How can we get away from gas?

40 per cent of the natural gas consumed in the EU comes from Russia. The figure for Germany is as high as 55 per cent. Plans for measures to move away from Russian gas already exist both at European and at German level. Ein overview:

Graphic proividing information about estimated trend of emissions according to 2021 Projection Report© BMWK

The EU plans to reduce its imports of Russian gas by two-thirds by the end of 2022. To this end, it has put together the “REPowerEU” plan, and intends not least to step up the import of liquefied natural gas (LNG) from countries like Qatar, the United States, Egypt and from West Africa. The gas supply is to be diversified, and the introduction of gas from renewable sources for heating and power generation is to be accelerated. Initial estimates suggest that the European Community could be able to fully phase out Russian gas by 2030 at the latest. This will entail an enormous effort, because more than 40 per cent of the natural gas consumed in the EU comes from Russia.

As early as this summer, says Minister Habeck, Germany may no longer be reliant on Russian coal; in the coming winter, the same is to be true of Putin’s oil. However, in contrast to coal and oil, where Germany can cut its dependence on Russia far more quickly, it is not easy for Germany to take its “foot off Russian gas”. This is because Germany in particular is especially dependent on Russian natural gas: 55 per cent of the natural gas consumed in Germany comes from Russia; imports also originate from countries like Norway and the Netherlands. The fossil fuel is used primarily as a source of heat: roughly half of the German housing stock is heated by gas. In the case of new buildings, in contrast, the figure is below 27 per cent.

Minister Habeck has repeatedly warned against an immediate embargo on Russian energy imports, which could result in supply shortages in the coming winter as well as economic disruption and high inflation. The Minister says that, whilst security of supply is ensured for this winter, Germany has to be in a position to survive such an embargo over the long term. “We must not give Putin’s Russia the satisfaction of our having to take back measures because we can’t cope with the effects of our own choices,” says Habeck.

LNG imports serve as a bridge along the road to green hydrogen

Until Germany is able to manage entirely without Russian gas, imports of LNG (liquefied natural gas) are to safeguard part of the supply in the short and medium term. Germany will need special LNG terminals for this, including the necessary infrastructure connecting them to the grid, and this has yet to be built. It is to be designed in such a way that, going forward, it can be converted to transport “green” hydrogen and hydrogen derivatives.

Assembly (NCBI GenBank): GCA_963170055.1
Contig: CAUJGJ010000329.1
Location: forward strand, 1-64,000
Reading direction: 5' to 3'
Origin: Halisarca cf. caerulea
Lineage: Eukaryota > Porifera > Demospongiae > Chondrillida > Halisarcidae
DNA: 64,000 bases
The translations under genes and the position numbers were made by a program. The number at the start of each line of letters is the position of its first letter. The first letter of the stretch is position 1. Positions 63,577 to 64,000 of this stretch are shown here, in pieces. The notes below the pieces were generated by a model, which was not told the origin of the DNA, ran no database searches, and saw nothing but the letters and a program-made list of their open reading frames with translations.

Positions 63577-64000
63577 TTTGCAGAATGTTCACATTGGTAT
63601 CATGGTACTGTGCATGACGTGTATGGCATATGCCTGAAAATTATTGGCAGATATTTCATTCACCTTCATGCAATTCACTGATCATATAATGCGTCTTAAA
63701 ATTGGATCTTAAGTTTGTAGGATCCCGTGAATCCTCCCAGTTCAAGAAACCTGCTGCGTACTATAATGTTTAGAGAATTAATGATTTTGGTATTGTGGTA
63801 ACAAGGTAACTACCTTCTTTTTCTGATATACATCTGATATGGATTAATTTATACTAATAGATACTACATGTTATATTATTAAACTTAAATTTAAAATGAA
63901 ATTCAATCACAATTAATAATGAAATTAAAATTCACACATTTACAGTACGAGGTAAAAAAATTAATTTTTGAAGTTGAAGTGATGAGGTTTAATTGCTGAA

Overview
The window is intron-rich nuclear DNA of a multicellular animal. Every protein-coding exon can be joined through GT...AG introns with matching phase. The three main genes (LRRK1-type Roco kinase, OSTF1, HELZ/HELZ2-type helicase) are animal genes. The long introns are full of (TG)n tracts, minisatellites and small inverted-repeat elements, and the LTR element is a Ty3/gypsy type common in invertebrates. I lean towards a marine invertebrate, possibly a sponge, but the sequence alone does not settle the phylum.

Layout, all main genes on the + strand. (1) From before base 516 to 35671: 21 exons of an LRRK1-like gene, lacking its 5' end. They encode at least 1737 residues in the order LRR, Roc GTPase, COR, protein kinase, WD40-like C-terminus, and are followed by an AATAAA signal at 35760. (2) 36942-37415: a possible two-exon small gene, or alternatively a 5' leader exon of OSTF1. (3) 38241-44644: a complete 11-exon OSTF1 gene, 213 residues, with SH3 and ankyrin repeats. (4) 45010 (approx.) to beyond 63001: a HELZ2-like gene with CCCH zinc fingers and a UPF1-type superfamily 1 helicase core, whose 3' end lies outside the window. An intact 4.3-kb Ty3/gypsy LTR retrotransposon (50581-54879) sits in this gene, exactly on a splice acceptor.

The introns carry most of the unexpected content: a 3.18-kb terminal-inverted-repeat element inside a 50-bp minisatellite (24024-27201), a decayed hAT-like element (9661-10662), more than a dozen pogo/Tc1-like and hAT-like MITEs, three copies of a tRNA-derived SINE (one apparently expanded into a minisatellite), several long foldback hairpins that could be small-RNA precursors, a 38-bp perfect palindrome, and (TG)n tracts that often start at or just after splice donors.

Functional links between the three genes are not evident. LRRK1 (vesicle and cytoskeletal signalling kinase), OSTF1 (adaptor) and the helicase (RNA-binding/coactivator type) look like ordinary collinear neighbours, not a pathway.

Germany is building LNG terminals and purchasing LNG for storage

The KfW, Gasunie (a long-distance gas grid operator, a 100 per cent subsidiary of the Dutch state-owned enterprise Gasunie) and the energy utility RWE have signed an agreement to work together to build an LNG terminal in Brunsbüttel, Schleswig-Holstein. Last week, Minister Habeck agreed on a long-term energy partnership with Qatar during a visit to the emirate, and this will also involve deliveries of LNG.

Stocking up on gas, and a Gas Storage Act

Going forward, a new act on the mandatory storage of gas is also to ensure that the gas storage facilities are always adequately stocked. The European Commission has also announced a legislative proposal for April in which the underground gas storage facilities throughout the EU are always to be at least 90 per cent full by 1 October of each year.

In order to ensure the supply of gas, the Federal Government is also using long-term options to obtain additional capacity on the market and to stabilise the stocks.

“All of these are extremely great challenges which we need to tackle in real-life conditions,” said Robert Habeck following a second meeting about Ukraine and sanctions with the business community, and added “We are all working together to achieve them.”